Searching for Mexico’s disappeared

Mexico is in the midst of a security and justice crisis, with thousands of people forcibly disappeared and many others seemingly immune from prosecution, even for the most serious crimes. International partners are supporting efforts to find and identify victims.

Almost 40,000 missing persons, 26,000 unidentified bodies and around 100 new murders every day. According to the country’s own government, Mexico is experiencing a profound humanitarian crisis. Yet extensive criminal investigations are rare, with fewer than 10 per cent of crimes being reported or solved by the authorities. This unresolved situation also puts the families of those missing under severe strain. Furthermore, there are scores of cases of prosecutors using torture to extract evidence and confessions.

The Deutsche Gesellschaft für Internationale Zusammenarbeit (GIZ) GmbH is working with Mexican institutions and civil society to improve prosecution efforts and the structures that underpin the justice system and forensic medicine. On behalf of the German Federal Foreign Office, the project works at federal level and in four individual states to support the Ministry of the Interior, public prosecutors, forensic medicine institutes and search units through training and technical cooperation. They work together to search for forcibly disappeared persons, identify bodies and actively involve the families of the victims in these processes.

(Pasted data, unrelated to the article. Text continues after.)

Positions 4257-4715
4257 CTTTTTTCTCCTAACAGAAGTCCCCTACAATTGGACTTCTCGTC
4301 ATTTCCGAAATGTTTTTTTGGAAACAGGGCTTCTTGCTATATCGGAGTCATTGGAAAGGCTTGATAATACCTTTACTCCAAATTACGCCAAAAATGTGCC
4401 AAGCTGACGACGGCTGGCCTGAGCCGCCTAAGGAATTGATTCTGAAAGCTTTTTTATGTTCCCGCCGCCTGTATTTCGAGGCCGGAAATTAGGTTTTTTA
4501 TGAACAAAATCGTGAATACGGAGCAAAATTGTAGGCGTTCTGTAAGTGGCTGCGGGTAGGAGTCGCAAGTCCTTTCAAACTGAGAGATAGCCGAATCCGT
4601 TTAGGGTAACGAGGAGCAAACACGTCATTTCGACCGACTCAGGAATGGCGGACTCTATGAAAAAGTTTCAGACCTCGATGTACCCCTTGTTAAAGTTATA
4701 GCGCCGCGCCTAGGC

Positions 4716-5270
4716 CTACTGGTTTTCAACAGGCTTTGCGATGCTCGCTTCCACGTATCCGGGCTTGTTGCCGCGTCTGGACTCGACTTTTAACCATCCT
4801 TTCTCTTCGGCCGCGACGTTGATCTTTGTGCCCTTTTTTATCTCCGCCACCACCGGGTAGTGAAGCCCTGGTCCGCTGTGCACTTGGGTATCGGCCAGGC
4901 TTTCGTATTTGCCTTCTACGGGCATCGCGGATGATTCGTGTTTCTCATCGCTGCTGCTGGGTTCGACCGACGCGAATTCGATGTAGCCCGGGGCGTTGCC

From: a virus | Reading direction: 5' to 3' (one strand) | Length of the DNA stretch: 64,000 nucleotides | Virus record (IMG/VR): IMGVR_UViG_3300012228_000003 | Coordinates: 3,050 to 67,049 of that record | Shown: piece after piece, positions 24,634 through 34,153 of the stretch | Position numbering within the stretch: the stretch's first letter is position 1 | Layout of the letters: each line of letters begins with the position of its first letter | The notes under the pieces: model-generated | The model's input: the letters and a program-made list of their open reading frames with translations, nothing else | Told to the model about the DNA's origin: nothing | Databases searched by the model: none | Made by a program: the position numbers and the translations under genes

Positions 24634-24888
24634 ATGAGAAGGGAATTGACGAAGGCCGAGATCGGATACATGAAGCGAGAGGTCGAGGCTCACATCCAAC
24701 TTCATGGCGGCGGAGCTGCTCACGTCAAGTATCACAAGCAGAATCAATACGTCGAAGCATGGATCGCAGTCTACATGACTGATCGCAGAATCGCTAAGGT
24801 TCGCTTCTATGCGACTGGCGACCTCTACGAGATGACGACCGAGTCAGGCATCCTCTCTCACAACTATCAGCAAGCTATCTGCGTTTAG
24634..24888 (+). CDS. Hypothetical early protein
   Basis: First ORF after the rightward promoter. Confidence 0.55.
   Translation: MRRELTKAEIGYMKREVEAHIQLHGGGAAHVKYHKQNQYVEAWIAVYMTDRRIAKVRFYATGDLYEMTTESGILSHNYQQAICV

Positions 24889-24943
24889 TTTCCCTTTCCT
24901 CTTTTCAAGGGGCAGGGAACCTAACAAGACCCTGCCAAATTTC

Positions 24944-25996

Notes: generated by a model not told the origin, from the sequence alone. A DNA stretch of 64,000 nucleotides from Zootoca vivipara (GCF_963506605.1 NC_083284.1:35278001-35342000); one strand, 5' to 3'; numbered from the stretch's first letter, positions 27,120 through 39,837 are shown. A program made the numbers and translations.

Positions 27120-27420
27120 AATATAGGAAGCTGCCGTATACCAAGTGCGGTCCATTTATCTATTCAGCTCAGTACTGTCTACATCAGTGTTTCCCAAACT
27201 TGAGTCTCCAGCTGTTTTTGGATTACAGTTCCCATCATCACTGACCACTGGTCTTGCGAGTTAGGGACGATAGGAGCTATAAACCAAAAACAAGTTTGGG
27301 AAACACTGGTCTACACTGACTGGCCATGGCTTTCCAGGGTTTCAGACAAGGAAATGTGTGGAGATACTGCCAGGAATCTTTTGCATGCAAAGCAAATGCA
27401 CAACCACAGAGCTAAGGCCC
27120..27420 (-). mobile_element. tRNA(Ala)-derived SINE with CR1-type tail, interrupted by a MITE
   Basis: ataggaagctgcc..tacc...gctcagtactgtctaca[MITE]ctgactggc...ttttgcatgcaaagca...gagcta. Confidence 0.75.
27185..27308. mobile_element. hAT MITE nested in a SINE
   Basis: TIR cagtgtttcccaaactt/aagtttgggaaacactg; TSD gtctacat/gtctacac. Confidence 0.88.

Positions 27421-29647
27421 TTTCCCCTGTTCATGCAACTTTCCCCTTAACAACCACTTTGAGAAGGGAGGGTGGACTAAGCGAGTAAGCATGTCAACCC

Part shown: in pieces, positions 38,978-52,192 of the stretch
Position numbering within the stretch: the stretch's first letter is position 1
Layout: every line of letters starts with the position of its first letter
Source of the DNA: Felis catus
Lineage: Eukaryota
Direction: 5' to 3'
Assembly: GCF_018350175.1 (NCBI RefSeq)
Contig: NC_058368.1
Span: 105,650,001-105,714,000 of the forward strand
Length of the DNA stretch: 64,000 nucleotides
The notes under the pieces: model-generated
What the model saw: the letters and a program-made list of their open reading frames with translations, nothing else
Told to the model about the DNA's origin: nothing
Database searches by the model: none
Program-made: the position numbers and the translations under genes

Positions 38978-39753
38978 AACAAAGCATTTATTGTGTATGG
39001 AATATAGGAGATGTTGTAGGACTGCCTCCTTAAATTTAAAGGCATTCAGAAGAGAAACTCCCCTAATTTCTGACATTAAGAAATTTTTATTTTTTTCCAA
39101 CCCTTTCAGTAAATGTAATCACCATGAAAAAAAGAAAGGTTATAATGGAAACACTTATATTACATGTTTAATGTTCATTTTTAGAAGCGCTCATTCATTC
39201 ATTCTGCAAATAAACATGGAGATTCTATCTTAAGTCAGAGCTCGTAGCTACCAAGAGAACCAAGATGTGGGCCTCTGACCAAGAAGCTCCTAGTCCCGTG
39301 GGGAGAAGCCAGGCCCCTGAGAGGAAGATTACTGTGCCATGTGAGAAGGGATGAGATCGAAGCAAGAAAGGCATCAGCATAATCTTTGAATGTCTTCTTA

In 2018, the project provided technical support with an exhumation in the state of Tamaulipas, which recovered approx. 265 bodies. Thanks to DNA samples provided by more than 300 relatives of missing persons, 20 bodies were identified and released to the families, who also received psychological and social support. In addition, the project works closely with victims’ associations.

Together with state institutions and civil society organisations, the project also helped to develop a national anti-torture programme. The programme aims to prevent the use of torture in investigations and identify the appropriate offences more quickly. This marks the first time in Mexico that victims’ groups, NGOs and governmental institutions, with assistance from the United Nations and the project, have developed a programme designed to combat torture. 

The security and human rights crisis in Mexico can only be resolved if the government’s security and justice institutions significantly improve their work and thus gain the trust of the Mexican people in the rule of law. Support provided by GIZ and the Federal Foreign Office plays an important role. The new Mexican government cited the project, together with the UN and the International Committee of the Red Cross, as an example of international cooperation in the search for and identification of the forcibly disappeared.